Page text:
Regional Gardening Reports :: National Gardening Association

In the Garden:
Lower South
November, 2006
Regional Report

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A wicker basket lined with plastic and filled with a variety of houseplants makes a great table decoration.

Interior Landscaping With Houseplants

When outdoor gardening activities slow down with the arrival of freezing weather, our attention can turn to decorating the interior of our house with plants. There are a wide variety of plants that do well in the lower light environment inside our homes. Here are some ways to display them for the best effect.

Some plants work well alone. Large plants or species with colorful or otherwise unique foliage are effective by themselves. A large plant in the corner of a room or an attractive smaller plant on a coffee table are examples of such specimen plants.

Plants work well in groupings, too. Plant combinations add interest and beauty to the room. By combining plants, you get the bonus of different colors, textures, plant forms, and sizes. Group plants with similar light requirements for best results. Combine plants with narrow linear foliage with broad-leaved plants. Combine tall upright plants with mounding and training types. Vary the foliage color, using different shades of green, variegated foliage, and colorful foliage when possible.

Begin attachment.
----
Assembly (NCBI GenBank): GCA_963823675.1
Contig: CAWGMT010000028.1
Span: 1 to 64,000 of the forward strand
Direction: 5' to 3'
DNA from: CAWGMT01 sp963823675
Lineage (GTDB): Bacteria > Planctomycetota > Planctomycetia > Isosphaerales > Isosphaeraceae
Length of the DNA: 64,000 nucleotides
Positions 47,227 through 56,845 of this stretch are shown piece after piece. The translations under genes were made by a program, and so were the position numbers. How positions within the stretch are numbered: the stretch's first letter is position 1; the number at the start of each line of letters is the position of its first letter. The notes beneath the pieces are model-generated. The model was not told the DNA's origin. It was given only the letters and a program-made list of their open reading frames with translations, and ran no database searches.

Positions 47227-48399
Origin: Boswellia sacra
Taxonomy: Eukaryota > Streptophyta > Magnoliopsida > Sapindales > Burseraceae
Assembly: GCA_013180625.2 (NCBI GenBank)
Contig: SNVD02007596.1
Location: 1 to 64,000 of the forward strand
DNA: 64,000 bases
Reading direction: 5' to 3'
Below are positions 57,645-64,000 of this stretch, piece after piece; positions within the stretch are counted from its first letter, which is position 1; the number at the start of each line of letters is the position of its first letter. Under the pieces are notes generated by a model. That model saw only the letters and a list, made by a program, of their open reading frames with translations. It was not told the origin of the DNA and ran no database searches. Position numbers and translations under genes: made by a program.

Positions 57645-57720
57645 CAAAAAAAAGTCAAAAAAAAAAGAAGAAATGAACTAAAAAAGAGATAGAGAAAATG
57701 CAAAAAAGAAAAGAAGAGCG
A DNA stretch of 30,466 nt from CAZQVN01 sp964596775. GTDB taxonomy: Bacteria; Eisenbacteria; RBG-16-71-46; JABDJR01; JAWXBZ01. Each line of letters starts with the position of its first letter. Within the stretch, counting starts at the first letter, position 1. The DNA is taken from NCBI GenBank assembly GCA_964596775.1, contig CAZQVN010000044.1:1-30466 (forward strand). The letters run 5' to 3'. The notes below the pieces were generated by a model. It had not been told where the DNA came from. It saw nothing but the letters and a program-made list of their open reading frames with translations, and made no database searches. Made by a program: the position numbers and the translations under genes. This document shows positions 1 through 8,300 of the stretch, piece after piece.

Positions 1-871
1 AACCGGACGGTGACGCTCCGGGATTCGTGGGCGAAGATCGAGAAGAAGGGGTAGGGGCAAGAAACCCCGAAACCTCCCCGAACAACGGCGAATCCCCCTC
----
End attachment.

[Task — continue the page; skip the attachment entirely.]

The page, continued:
Table Groupings
One way I like to combine plants is in a table arrangement. I select a large container and plant a complementary grouping of plants. I have used large, shallow containers, as well as shallow and wide wicker baskets. If you choose a wicker basket, first line it with a layer of thick plastic to hold the moist soil. Use a hot glue gun to stick the plastic down to the bottom and sides of the basket. Then use scissors to cut the extra plastic off around the top edge of the basket's sides.

A second option is to keep the plants growing in separate containers and combine them in a large basket prior to displaying them. I like to use moss to fill in around the plants, which are left in their original containers. When you are done adding the moss, the finished arrangement looks like a group of plants that are growing together. This technique is easy to care for because you can create the arrangement for a special gathering and then remove the plants to water them or to place them in a brighter location so they will stay in top condition for longer periods of time. If one plant develops problems, it's easy to replace it with a new plant.

You need not limit your choices to containers made for plants. Let your imagination and aesthetic preferences run loose on this one and come up with something unique. If you put plants into a container without drainage holes, you need to be extra careful not to overwater.

Try some unique indoor plant combinations for the upcoming holiday season. Homescaping the inside of your house is a great way to keep on gardening even on the cold rainy days of fall and winter.

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